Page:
In the course of the subsequent campaigns, a party of the Danes came up the River Thames with a fleet of their vessels, and an account is given by some of the ancient historians of a measure which Alfred resorted to to entrap them, which would seem to be scarcely credible. The account is, that he altered the course of the river by digging new channels for it, so as to leave the vessels all aground, when, of course, they became helpless, and fell an easy prey, to the attacks of their enemies. This is, at least, a very improbable statement, for a river like the Thames occupies always the lowest channel of the land through which it passes to the sea. Besides, such a river, in order that it should be possible for vessels to ascend it from the ocean, must have the surface of its water very near the level of the surface of the ocean. There can, therefore be no place to which such waters could be drawn off, unless into a valley below the level of the sea. All such valleys, whenever they exist in the interior of a country, necessarily get filled with water from brooks and rains; and so become lakes or inland seas. It is probable, therefore, that it was some other operation which Alfred performed to imprison the hostile vessels in the river, more possible in its own nature than the drawing off of the waters of the Thames from their ancient bed.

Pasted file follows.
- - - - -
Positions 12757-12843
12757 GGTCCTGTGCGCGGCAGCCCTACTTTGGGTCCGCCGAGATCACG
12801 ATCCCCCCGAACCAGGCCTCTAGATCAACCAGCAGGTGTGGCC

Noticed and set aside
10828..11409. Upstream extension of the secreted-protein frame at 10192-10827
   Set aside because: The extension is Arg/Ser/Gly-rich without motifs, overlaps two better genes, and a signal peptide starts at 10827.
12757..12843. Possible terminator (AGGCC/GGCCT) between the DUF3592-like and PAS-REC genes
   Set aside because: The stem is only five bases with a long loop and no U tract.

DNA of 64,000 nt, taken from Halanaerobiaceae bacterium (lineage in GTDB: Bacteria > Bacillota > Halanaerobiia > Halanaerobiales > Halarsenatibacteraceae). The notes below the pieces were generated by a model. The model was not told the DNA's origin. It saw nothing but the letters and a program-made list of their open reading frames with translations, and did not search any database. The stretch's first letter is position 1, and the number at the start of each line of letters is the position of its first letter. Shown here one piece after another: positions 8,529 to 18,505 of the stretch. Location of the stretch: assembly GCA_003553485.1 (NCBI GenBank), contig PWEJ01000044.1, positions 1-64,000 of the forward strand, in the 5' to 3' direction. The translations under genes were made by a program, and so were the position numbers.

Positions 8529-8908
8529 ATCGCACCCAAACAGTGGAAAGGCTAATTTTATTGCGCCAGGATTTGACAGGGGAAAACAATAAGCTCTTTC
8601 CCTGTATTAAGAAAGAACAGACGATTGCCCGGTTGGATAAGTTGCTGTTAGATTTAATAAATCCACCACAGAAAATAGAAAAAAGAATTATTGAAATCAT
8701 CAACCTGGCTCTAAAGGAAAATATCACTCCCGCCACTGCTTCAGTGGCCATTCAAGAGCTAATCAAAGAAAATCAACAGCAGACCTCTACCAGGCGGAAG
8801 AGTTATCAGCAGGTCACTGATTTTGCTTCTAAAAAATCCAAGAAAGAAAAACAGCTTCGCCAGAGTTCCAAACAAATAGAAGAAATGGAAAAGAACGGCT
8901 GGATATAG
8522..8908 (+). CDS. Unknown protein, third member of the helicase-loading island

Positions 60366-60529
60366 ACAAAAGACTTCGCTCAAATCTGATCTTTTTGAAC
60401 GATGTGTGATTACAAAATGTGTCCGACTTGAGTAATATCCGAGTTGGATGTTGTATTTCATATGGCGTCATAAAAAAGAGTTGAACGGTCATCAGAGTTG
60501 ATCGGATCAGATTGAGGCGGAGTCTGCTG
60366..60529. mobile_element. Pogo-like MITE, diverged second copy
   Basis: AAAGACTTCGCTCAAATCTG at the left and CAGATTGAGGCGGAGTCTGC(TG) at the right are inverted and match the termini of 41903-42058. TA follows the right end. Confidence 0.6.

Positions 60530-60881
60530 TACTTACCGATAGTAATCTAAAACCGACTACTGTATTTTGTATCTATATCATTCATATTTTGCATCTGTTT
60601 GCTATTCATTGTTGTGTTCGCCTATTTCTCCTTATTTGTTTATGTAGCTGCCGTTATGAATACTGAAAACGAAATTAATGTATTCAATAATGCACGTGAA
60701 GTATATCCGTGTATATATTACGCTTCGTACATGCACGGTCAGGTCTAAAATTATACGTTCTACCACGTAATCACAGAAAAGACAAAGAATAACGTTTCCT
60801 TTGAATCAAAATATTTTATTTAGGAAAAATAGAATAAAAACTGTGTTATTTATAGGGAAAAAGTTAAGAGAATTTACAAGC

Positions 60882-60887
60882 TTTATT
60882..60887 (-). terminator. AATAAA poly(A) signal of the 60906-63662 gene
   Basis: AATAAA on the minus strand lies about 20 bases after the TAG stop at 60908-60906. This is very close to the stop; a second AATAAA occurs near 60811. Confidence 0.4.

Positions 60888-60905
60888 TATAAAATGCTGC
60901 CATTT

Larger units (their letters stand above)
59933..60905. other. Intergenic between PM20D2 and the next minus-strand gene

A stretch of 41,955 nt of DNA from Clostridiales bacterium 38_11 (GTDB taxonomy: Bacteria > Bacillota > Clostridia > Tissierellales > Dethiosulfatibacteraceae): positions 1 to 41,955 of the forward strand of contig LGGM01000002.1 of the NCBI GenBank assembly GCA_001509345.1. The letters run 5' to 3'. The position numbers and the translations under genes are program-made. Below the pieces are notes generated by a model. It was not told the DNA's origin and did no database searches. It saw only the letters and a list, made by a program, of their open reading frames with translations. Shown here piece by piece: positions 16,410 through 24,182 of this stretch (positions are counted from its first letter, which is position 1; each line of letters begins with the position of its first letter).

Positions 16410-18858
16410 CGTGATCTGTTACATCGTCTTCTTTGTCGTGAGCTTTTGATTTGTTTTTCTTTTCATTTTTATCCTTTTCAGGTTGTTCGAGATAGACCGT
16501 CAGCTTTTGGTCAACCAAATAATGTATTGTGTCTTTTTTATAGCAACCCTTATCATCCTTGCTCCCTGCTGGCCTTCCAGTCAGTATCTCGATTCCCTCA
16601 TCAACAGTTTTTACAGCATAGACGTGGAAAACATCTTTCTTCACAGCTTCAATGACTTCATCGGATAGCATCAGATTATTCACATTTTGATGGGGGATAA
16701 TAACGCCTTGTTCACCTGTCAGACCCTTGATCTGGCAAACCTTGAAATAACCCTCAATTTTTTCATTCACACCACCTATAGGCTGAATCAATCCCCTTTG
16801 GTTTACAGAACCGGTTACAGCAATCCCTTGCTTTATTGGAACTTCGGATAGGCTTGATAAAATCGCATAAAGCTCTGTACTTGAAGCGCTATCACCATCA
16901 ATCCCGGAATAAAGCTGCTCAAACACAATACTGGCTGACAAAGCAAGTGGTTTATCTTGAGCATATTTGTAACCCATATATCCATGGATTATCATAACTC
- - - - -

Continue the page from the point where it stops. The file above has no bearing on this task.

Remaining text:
Year after year passed on, and, though neither the Saxons nor the Danes gained any very permanent and decisive victories, the invaders were gradually losing ground, being driven from one intrenchment and one stronghold to another, until, at last, their only places of refuge were their ships, and the harbors along the margin of the sea. Alfred followed on and occupied the country as fast as the enemy was driven away; and when, at last, they began to seek refuge in their ships, he advanced to the shore, and began to form plans for building ships, and manning and equipping a fleet, to pursue his retiring enemies upon their own element. In this undertaking, he proceeded in the same calm, deliberate, and effectual manner, as in all his preceding measures. He built his vessels with great care. He made them twice as long as those of the Danes, and planned them so as to make them more steady, more safe, and capable of carrying a crew of rowers so numerous as to be more active and swift than the vessels of the enemy.